The Gallup Organization overbilled the U.S. on polling for federal agencies and promised a job to an official in charge of one of its contracts, according to a whistle-blower lawsuit joined by the Justice Department.
The former employee’s complaint, which in its first paragraph noted Gallup promotes itself as “the most trusted name in polling,” claims the company inflated the number of hours required to complete contracts with the State Department, the U.S. Mint and other agencies, causing more than $10 million in overpayments.
The Justice Department disclosed today it had intervened in the allegations involving the State Department and U.S. Mint contracts and said in court papers filed in federal court in Washington that it planned to add claims involving Gallup’s subcontract with the Federal Emergency Management Agency.
The FEMA claims involve whistle-blower allegations that Gallup offered employment to an agency official who was responsible for its subcontract while at the same time seeking additional funding, according to a Justice Department statement.
“Contractors who do business with the federal government must honor their obligations to provide honest services and products,” U.S. Attorney Ronald C. Machen said in a statement. “Working with relators and federal investigators, we will do all that we can to act against those who illegitimately bill the American taxpayers.” Relators is the legal term for whistle-blowers in False Claims lawsuits.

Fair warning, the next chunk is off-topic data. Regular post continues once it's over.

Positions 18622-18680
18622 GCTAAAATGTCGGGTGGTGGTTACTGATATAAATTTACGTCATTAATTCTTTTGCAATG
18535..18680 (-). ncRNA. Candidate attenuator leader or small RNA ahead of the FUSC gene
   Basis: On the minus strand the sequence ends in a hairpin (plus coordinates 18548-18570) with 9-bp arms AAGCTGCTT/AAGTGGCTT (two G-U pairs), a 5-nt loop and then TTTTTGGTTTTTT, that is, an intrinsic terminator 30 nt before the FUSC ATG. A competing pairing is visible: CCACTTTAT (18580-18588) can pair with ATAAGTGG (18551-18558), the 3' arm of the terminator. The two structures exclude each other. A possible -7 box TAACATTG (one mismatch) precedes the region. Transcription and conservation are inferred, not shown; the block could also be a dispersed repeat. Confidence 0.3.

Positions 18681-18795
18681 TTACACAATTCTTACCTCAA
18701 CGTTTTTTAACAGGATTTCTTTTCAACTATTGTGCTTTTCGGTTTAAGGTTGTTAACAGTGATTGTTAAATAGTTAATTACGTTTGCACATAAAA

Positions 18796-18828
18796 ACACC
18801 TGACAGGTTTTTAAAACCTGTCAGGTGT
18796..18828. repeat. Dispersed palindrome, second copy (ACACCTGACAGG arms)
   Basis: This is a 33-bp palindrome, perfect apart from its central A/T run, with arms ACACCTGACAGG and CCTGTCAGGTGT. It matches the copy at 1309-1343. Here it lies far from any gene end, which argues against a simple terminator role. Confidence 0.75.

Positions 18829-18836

Because the contract was granted on a sole-source basis, the government had no competing bids to evaluate the cost of work, according to the whistle-blower’s complaint.
In its proposed budget for the U.S. Mint project, aimed at identifying likely purchasers of newly issued coins and how to market to them, Gallup “inflated the number of hours required to complete the work, usually by a multiple of two or three times the number that would be justified by historical experience,” according to the complaint.
No one at Gallup was immediately available to comment on the lawsuit, according to Alyssa Brown, a spokeswoman for media inquiries on Gallup polls.
The suit was filed in 2009 by Michael Lindley, who was director of client services at Gallup from February 2008 until July 24, 2009. He says he was fired by the company after complaining to a supervisor that Gallup was violating the False Claims Act, according to Lindley’s complaint.
Closely held Gallup, which is headquartered in Washington, provides opinion polling and consulting services. It received more than $300 million in annual revenue in 2008, according to the complaint.
The case is U.S. ex rel. Lindley v. The Gallup Organization, 09-cv-01985, U.S. District Court, District of Columbia (Washington).